I went into Videodrome with both anticipation and some amount of apprehension, as I have some Cronenberg films I love, but I’m also not really into body horror that much (though my favorite Cronenberg is eXistenZ, and it definitely delves into some of the same territory as Videodrome). And the first thirty minutes or so were kind of rough going, between the literal torture porn that Max, our TV producer lead character, tries to get for his extreme network and the rough sex he has with Nicki Brand (Debbie Harry – very fun to see her in a movie, as I’m a big Blondie fan). If Max hadn’t come across a VERY intriguing conspiracy surrounding Videodrome right about that time, I would’ve been very tempted to quit.
I’m glad I didn’t, as all the mystery surrounding Videodrome (once we stopped actually watching clips from the torture porn show cover) was really interesting – hidden subliminal messages that alter reality for anyone who hears it. From that point on, it becomes increasingly difficult to tell what’s real and what’s hallucination for Max, which is kind of good and bad, actually.
It did keep me quite engaged with the film, but I also kept trying to figure it out, and there doesn’t seem to be a way to ultimately figure it out, or if there is I didn’t see it. It’s more about the waking nightmare, the texture of horror when even your own body can’t be trusted. A lot of these elements were recycled for eXistenZ, which does for video games basically what Videodrome does for video/TV, but I’d need to rewatch eXistenZ to remember exactly what it was that I liked so much about it – it might literally have just been that I hadn’t seen very many weird things at the time and I was captivated by that. Whereas now, I enjoyed the weirdness of Videodrome, but felt like it lost its point toward the end, somewhere about the time it totally lost all sense of the real.
I realize “but what actually happened” is like the least interesting question to have at the end of a movie like this, but that is pretty much where I was. I mean, (spoilers) if the solution was for him to kill himself – did that actually stop Videodrome? Wasn’t it affecting lots more people than just him? Or do we not care about that? Or was all that part of his delusion too? On rewatch, questions like that likely wouldn’t matter to me as much and I’d enjoy it more for the texture and mood. On the other hand, it wasn’t what I’d call a pleasant watch – not that it’s meant to be, but I’d think twice before popping it back in the player.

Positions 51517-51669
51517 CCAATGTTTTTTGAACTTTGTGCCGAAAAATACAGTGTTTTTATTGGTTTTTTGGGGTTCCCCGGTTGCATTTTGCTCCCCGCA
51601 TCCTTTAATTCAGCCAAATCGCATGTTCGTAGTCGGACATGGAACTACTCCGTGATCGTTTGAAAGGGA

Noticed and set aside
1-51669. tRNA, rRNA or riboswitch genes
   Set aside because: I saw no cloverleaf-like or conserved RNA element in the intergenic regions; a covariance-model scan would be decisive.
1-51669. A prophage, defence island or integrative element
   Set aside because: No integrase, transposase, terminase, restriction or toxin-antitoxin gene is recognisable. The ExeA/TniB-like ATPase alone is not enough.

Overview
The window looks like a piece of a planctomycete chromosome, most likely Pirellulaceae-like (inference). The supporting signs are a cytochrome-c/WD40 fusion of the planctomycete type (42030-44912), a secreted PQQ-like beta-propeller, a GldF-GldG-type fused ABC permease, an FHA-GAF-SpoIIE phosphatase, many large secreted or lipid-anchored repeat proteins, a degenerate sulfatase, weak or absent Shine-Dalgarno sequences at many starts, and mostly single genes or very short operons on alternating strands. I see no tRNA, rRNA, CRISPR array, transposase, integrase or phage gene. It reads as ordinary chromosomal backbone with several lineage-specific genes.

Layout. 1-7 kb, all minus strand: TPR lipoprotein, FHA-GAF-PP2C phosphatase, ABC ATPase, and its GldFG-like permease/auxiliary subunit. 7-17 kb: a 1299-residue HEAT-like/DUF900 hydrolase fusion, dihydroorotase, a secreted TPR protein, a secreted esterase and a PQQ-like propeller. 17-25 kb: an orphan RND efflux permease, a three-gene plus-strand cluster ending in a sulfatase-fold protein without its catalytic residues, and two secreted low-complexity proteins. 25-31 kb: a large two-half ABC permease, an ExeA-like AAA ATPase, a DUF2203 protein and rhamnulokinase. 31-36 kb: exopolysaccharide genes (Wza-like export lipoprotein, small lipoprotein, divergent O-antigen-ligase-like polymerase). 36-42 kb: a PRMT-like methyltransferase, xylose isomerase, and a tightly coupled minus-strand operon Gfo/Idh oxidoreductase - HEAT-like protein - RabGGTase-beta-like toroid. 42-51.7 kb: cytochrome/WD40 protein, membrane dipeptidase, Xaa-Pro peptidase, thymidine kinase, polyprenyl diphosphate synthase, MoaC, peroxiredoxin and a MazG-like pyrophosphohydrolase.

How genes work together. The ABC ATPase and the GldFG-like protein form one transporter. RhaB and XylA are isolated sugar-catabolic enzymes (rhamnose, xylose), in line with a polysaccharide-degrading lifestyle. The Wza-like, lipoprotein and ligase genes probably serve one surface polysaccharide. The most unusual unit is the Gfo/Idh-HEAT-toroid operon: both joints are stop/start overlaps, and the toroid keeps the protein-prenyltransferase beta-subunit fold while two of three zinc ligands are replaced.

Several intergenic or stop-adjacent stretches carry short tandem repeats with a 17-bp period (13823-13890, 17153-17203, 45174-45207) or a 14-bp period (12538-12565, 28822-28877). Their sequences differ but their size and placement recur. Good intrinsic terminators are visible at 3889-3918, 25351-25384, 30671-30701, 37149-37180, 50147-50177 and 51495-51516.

Stats and stuff…
written and directed by David Cronenberg
starring James Woods, Sonja Smits, Debbie Harry, Peter Dvorsky, Leslie Carlson, Jack Creley
I’m ranking all my Challenge films on Flickchart (as I do all the films I see), a movie-ranking website that asks you to choose your favorite between two movies until it builds a ranked list of your favorites. Just for fun, I will average out the rankings and keep a running tally of whose recommendations rank the highest. When you add a film to Flickchart, it pits it against films already on your chart to see where it should fall. Here’s how Videodrome entered my chart:
Videodrome > Film Socialisme
Videodrome < Dial M for Murder
Videodrome > Apocalypse Now
Videodrome > The Magnificent Ambersons
Videodrome < Brief Encounter
Videodrome < Black Sunday
Videodrome < Jean de Florette
Videodrome < Three Kings
Videodrome < Batman Returns
Videodrome < Freeway
Videodrome < The Tom and Jerry Cartoon Kit
Videodrome > Down Terrace
Final #1153 out of 3693 films on my chart (69%)
It is now my #3 David Cronenberg film, my #9 Body Horror film, my #16 Cyberpunk/Tech Noir, my #8 Media Satire, my #32 Mindbender, my #59 Psychological Thriller, and my #3 film of 1983 (I finally have a top 10 of 1983 – if you include shorts).
Videodrome was recommended by Matthew Thomas, a friend from the Flickcharters group on Facebook.
A few quotes…
Dr. O’Blivion: Television has become the retina of the mind’s eye.
Max: I think Videodrome is what’s next.
Masha: Then God help us.
Masha: It has something you don’t…a philosophy. That’s what makes it dangerous.
Dr. O’Blivion: Television is reality and reality is less than television.
Max: Death to Videodrome. Long live the new flesh.
A few more screenshots…